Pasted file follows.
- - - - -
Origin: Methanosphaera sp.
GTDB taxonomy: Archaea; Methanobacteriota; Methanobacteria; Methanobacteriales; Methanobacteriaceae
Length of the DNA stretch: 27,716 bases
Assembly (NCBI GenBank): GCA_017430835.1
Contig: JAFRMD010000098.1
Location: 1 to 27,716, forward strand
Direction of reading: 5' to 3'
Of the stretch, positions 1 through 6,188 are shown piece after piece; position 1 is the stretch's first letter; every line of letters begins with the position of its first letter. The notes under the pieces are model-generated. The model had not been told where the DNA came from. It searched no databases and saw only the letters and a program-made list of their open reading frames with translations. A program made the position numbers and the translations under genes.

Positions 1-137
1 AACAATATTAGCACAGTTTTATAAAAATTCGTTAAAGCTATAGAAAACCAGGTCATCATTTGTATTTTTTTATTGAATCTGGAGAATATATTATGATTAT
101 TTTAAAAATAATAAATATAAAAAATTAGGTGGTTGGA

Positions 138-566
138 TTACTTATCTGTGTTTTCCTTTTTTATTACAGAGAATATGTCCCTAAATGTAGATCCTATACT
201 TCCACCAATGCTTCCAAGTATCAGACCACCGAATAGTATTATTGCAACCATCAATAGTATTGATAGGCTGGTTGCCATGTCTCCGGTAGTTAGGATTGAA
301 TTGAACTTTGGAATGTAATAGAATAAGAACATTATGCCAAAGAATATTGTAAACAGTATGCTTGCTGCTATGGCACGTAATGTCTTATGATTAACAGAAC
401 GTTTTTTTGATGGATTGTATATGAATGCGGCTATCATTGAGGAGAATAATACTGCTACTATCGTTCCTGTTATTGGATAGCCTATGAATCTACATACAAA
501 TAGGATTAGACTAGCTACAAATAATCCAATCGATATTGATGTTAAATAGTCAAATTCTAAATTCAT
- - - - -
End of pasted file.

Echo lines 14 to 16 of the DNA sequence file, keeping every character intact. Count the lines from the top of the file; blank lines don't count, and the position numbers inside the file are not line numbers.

201 TCCACCAATGCTTCCAAGTATCAGACCACCGAATAGTATTATTGCAACCATCAATAGTATTGATAGGCTGGTTGCCATGTCTCCGGTAGTTAGGATTGAA
301 TTGAACTTTGGAATGTAATAGAATAAGAACATTATGCCAAAGAATATTGTAAACAGTATGCTTGCTGCTATGGCACGTAATGTCTTATGATTAACAGAAC
401 GTTTTTTTGATGGATTGTATATGAATGCGGCTATCATTGAGGAGAATAATACTGCTACTATCGTTCCTGTTATTGGATAGCCTATGAATCTACATACAAA